As the clouds rolled in close to Namche, the world disappeared, enveloped by clouds to leave only the trail about as far as a lantern's glow. There was nothing but the trail and us. It was a fitting image for what the past 10 days had been, when our life shrank to one objective and the road that was taking us to it. I relished the simplicity and peacefulness of it, the camaraderie born of sharing the same goal, and the small town feel of bumping into the same people over and over again. For 11 days the world had made sense, and I knew my place in it from morning to night. All the little nags of the daily grind, all the suffering in the world had receded from my mind and it would have been happy never to bear their assault again.
At that moment I was melancholy, reluctant to leave behind this simple, fulfilling life. Then a light breeze blew. The fact I could smell my own stink brought me back to reality and the need I had for the creature comforts of the civilized world : a hot shower, warm nights, internet access, varied cuisine, beer, skyping with family, a change of clothes, clean clothes, a heat source other than yak dung…  They say meditation brings enlightenment, but breathing your own stink works just as well. Just one more day until Kathmandu.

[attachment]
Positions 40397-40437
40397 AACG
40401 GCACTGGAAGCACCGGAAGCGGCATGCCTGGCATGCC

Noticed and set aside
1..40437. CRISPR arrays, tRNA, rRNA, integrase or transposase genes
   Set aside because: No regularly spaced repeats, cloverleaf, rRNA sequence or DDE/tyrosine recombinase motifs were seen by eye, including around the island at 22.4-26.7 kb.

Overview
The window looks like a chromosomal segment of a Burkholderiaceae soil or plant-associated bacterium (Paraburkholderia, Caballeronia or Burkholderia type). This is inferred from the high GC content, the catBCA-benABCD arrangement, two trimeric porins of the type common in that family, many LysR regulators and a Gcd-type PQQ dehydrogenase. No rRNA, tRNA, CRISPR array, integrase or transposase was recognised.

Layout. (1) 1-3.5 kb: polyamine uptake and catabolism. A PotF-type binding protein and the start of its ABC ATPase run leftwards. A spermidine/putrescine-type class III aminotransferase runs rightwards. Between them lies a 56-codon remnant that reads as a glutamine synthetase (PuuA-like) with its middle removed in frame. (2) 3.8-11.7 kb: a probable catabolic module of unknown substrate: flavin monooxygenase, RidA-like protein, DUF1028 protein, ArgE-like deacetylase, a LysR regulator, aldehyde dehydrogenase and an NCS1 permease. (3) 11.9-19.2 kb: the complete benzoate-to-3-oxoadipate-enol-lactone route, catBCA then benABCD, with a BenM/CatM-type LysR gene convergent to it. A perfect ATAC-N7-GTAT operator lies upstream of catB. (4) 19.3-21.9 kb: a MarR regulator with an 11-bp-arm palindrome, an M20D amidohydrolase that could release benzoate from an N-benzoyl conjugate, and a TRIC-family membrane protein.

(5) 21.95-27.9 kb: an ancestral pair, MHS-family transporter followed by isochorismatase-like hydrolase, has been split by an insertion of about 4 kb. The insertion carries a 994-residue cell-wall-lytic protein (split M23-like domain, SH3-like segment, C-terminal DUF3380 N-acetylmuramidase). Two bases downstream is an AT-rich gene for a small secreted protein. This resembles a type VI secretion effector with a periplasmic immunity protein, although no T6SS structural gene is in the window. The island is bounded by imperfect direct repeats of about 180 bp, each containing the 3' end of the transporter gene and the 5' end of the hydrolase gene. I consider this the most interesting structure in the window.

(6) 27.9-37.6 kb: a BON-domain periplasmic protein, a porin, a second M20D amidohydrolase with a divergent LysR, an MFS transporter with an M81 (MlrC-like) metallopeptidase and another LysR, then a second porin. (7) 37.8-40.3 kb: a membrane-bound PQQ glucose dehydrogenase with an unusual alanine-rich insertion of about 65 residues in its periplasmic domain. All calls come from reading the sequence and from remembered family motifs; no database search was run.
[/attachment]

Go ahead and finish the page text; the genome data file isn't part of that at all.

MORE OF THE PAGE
Other pictures of Day 11:

Once you hit sunlight, you hit your stride. All you need to do is to
avoid the yaks.
I don't know what they're called but you can see why I choose to
call them fire bushes.

Ngima Tamang and Squid, near one of the many "tea houses" or
Nepal's national bird. What exactly is such a large colorful bird
doing 3000m. up?

Day 12 - Day of the Donkey, Squid Takes Off
The trail was very crowded as it was market day in Namche. Porters zipped up and down the trail as though they weren’t carrying the equivalent weight of a small whale, while donkey caravans and ox trains created traffic jams. Of all the pack animals, donkeys are the smelliest, and on parts of the trail, it was impossible to avoid the dung. We did our best to keep moving and we scored a small moral victory : we could hear Ngima breathing.